Queen City Nerve

Charlotte's Cultural Pulse

Charlotte Fall Arts Guide 2019: The Institutions
What to look for at six of Charlotte's best museums this fall

By Ryan Pitkin

September 13, 2019

The following Arts Guide is presented by The Mint Museum

The Bechtler Museum (Photo by Ryan Pitkin)

Bechtler Brings Back the Classics

With an underwhelming lack of good live jazz in Charlotte — outside of Jazz Room at Stage Door Theater and occasionally The Imperial — the Bechtler Museum of Modern Art does its part for the constantly evolving music growth of the Queen City by hosting Jazz at the Bechtler. Held on the first Friday of every month, Jazz at the Bechtler is described as mid-century art meets mid-century music.

Generally, the Ziad Jazz Quartet performs with occasional featured guest musicians and vocalists. Enter Joe Gransden. At 38 years old, Gransden has been compared to Frank Sinatra and Chet Baker. He’s released eight CDs and performed all over the world, and will perform two sets in an event titled “Sinatra Returns” on Nov. 1. Jazz is a part of American culture that we should all be immersed in and has influenced many aspects of social movements, music and style; if anything, it serves as its own subject of American history, so appreciate it when you can. 

Another recurring Bechtler event worth an honorable mention for the fall season is the next iteration of Modernism + Film on October 17, featuring a screening of Enough White Tea Cups. The documentary showcases the work of INDEX: Design To Improve Life, a Danish nonprofit and international design competition that explores how design can be used to plan and build affordable housing, prevent blindness, destroy landmines — or do anything you put your design to. The screening takes place in the main lobby and tickets are $10 for the public, $8 for museum members and $5 for students.


Museum of History Goes Modern

Though the Charlotte Museum of History often gets left out of the mix with those big-name institutions in Uptown, we’ve long been supporters of what Adria Focht is doing to bring more attention to the little east Charlotte museum.
The MoH will kick off the fall on Sept. 28 with a staple: the 8th annual Mad About Modern Home Tour, the museum’s most popular yearly event.

This year, the tour will feature residences in the Cotswold, Myers Park, Plaza Midwood, Oakhurst and Coventry Woods neighborhoods, most of which were built in the 1950s and ’60s, when mid-century modernism was at its peak. For the first time this year, the tour will also include a home during the restoration and renovation process – the iconic mid-century modern Cohen-Fumero house in east Charlotte’s Coventry Woods.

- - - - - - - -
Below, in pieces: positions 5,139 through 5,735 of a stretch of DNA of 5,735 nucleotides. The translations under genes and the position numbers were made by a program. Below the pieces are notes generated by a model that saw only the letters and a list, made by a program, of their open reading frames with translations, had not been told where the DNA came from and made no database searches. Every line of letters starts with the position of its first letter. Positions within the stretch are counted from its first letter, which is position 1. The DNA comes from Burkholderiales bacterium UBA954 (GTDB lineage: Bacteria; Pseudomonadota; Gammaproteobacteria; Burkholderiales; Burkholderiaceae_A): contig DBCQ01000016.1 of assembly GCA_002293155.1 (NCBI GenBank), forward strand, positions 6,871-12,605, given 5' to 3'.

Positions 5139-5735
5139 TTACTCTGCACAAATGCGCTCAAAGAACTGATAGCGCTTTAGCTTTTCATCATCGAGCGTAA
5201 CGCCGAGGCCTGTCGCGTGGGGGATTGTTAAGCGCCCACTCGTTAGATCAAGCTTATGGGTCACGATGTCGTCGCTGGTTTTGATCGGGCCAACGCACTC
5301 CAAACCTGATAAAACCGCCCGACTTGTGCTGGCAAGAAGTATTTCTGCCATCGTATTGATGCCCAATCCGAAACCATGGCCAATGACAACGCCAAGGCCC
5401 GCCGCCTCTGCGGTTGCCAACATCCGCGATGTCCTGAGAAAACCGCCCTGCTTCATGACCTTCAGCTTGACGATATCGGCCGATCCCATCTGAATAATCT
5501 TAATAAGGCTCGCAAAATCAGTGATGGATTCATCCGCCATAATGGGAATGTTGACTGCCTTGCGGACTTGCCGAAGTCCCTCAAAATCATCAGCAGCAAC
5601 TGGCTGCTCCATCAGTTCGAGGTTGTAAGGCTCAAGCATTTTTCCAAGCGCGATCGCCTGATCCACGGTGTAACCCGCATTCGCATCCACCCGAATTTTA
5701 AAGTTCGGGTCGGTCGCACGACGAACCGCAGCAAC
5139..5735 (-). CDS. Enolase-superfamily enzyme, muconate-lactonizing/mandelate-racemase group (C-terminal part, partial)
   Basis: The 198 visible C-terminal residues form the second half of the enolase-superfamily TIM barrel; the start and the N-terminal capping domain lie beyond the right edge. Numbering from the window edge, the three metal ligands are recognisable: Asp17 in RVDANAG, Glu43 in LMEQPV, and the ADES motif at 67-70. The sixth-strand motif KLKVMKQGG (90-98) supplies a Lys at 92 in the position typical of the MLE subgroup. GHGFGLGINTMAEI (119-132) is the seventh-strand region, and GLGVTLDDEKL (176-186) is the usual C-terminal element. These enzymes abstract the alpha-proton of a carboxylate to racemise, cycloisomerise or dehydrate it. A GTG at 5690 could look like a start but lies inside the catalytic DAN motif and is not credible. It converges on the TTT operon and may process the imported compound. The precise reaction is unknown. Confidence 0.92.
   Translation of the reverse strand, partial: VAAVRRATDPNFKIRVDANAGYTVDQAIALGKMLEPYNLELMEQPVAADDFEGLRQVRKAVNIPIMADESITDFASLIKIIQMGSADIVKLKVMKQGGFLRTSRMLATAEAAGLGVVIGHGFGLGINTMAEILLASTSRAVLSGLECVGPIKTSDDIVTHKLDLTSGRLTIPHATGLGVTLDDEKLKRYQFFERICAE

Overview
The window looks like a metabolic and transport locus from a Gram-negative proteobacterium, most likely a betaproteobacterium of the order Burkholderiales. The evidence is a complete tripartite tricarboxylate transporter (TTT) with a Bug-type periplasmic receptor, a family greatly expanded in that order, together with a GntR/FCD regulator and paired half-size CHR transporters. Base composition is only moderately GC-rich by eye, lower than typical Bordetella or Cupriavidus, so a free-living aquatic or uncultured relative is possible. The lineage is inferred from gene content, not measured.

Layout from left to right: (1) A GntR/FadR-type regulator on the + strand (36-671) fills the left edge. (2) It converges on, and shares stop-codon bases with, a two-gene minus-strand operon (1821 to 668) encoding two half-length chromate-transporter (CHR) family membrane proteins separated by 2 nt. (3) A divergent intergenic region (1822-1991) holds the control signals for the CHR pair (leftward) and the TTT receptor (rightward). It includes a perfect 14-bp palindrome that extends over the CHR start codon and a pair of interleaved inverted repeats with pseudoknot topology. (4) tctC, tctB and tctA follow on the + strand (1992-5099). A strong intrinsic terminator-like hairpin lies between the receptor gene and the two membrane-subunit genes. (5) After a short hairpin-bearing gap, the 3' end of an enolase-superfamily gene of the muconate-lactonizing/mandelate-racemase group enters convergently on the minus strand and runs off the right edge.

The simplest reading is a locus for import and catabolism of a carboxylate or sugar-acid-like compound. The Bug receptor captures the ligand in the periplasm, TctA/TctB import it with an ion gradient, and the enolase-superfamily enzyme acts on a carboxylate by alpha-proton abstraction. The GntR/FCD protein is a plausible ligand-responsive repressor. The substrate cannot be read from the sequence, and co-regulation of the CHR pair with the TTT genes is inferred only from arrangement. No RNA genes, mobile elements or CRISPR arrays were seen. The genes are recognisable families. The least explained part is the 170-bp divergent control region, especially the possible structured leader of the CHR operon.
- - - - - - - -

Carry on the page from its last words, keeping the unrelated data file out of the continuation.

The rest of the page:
The exterior of a Mad About Modern home on Hermitage Road in Myers Park. (Photo by Dustin Peck)

“The Cohen-Fumero House is one of Charlotte’s most iconic mid-century modern masterpieces and one of only a handful of high-style mid-century modern buildings in the region,” Focht said.

On Oct. 25, the museum will provide a great teaser to Halloween weekend with an interactive murder-mystery evening based on the 1791 death of Polly Alexander, whose family built the Alexander Rock House in 1774.
Polly’s murder remains a mystery, although the fact that her husband was known around town by the nickname “Devil Charlie” might be a red flag for him.

Details of the event, which will feature a dramatic retelling of Polly’s death, have not yet been finalized, so stay tuned to the museum’s website for more details coming soon.


Gantt Center Turns 45 in Style

As the Harvey B. Gantt Center for African-American Arts + Culture turns 45, staff there is also celebrating their 10th year in the facilites at the corner of Stonewall and South Tryon streets. To coincide with the building’s birthday, they’ve moved up their annual Jazzy Benefit Gala to Oct. 26, and it’s sure to be a special one with all these milestones.

“Floater” from the ‘Painting Is Its Own Country’ exhibit (Artwork by Derrick Adams)

A week later, on November 2, the Gantt will continue in its tradition of great work with the opening of two brand new exhibits. The first, Painting Is Its Own Country, will highlight contemporary African-American painters like the New York-based Derrick Adams and Will Villalongo, both nationally renowned for their past work among many disciplines.

Second, the tentatively titled And Justice For All examines the criminal justice system and mass incarceration. This exhibit will include works by former McColl Center artist-in-residence Dread Scott and current McColl artist-in-residence Sherrill Roland.

The museum will also extend the popular Welcome to Brookhill — featuring the work of local photographer Alvin C. Jacobs Jr. and curated by David Butler — through May 3, 2020.